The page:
The absence of information often forces underwriters to assume a more conservative posture. Case in point is an underwriter’s question similar to the following: I have a 63F with a history of breast cancer. Out of 170 pages of medical records, I have no details about her breast cancer except it was in 1988 and that she had reconstruction surgery. Her other medical history is insignificant. In response to this referral, I would have liked to have be able to make a standard offer without delay. My problem with going standard is that the life insurance carrier has no way of knowing with enough assurance that there has not been a recent recurrence, which may be why life insurance is being sought. If on the life insurance application the applicant had stated an accurate account of the history, something like, “in 1988 I had a left-side mastectomy for breast cancer, I had no radiation therapy or chemotherapy and I have never had any recurrence of breast cancer”…. underwriting would be in a much better position to make assumptions as to the current status of the cancer history.
The take home message is that an applicant who has had a history of cancer may help himself or herself by providing as much accurate detail about the cancer as possible when he or she fills out the life insurance application. These details are explained in my earlier post, but at the very least, the information should include the type of cancer, the type of treatment(s), when the treatments ended and whether or not there has ever been any recurrence of the cancer. The applicant’s statements must be truthful and the applicant should be aware that providing this type of information is no guarantee that a favorable underwriting decision will be made. However, this simple step of providing the underwriters needed detail upfront can save a lot of time and aggravation for the applicant and the insurance agent.Strategic Medical Consulting, Inc.®Voice: 317.536.2603 (ET)Email: firstname.lastname@example.org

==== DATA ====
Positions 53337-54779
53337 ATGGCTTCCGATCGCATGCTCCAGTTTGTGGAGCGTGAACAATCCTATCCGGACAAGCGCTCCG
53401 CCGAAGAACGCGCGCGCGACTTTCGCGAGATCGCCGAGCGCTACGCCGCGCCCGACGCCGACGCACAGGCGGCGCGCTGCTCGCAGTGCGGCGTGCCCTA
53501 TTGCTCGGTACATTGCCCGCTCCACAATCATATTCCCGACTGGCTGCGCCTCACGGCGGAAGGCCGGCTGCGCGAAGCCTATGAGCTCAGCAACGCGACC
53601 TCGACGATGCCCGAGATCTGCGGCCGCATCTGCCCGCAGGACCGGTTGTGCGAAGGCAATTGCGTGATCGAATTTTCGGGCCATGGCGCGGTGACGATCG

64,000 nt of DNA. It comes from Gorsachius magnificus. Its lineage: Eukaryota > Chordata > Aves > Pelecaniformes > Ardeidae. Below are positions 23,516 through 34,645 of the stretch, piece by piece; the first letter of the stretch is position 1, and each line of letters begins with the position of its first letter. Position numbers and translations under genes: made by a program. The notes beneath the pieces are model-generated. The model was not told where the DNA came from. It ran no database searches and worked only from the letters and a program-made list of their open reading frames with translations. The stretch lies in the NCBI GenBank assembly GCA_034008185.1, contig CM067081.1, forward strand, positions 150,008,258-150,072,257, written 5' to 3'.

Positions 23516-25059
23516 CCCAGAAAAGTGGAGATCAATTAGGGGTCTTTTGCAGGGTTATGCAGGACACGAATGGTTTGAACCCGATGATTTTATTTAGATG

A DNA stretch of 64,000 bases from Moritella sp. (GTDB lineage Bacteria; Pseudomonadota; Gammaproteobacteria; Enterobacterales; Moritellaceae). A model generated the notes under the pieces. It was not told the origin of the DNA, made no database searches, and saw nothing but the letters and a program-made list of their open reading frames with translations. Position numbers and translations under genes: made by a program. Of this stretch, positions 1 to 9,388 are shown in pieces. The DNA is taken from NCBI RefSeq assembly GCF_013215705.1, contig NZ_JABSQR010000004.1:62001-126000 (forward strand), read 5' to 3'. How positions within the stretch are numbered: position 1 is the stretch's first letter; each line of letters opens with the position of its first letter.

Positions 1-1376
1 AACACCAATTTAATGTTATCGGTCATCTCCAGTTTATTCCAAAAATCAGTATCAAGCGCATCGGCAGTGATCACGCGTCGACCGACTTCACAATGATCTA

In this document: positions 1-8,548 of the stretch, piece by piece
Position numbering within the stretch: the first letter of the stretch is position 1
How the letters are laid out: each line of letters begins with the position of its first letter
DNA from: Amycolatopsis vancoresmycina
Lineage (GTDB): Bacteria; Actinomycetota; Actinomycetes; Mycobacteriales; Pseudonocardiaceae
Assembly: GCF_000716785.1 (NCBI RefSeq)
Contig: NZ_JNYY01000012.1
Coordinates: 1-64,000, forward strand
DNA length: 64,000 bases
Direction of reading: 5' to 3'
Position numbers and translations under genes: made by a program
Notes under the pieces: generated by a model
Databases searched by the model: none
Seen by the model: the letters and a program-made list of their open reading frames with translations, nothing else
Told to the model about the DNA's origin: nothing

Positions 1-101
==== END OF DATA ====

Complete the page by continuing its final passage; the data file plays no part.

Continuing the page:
The opinions and examples contained in this article are those of Strategic Medical Consulting, Inc. (SMC). As each case is fact sensitive, it would be ill-advised to take action on any given case based on the conclusions from examples that are included in this communication. Whether or not they are appropriate for a specific medical underwriting situation must be determined by the producer who will assume all responsibility should the outcome not be favorable. The examples illustrated herein are what SMC provides on a case-by-case basis for and to its clients. In addition, the opinions are not medical advice and they do not establish any physician-patient relationship.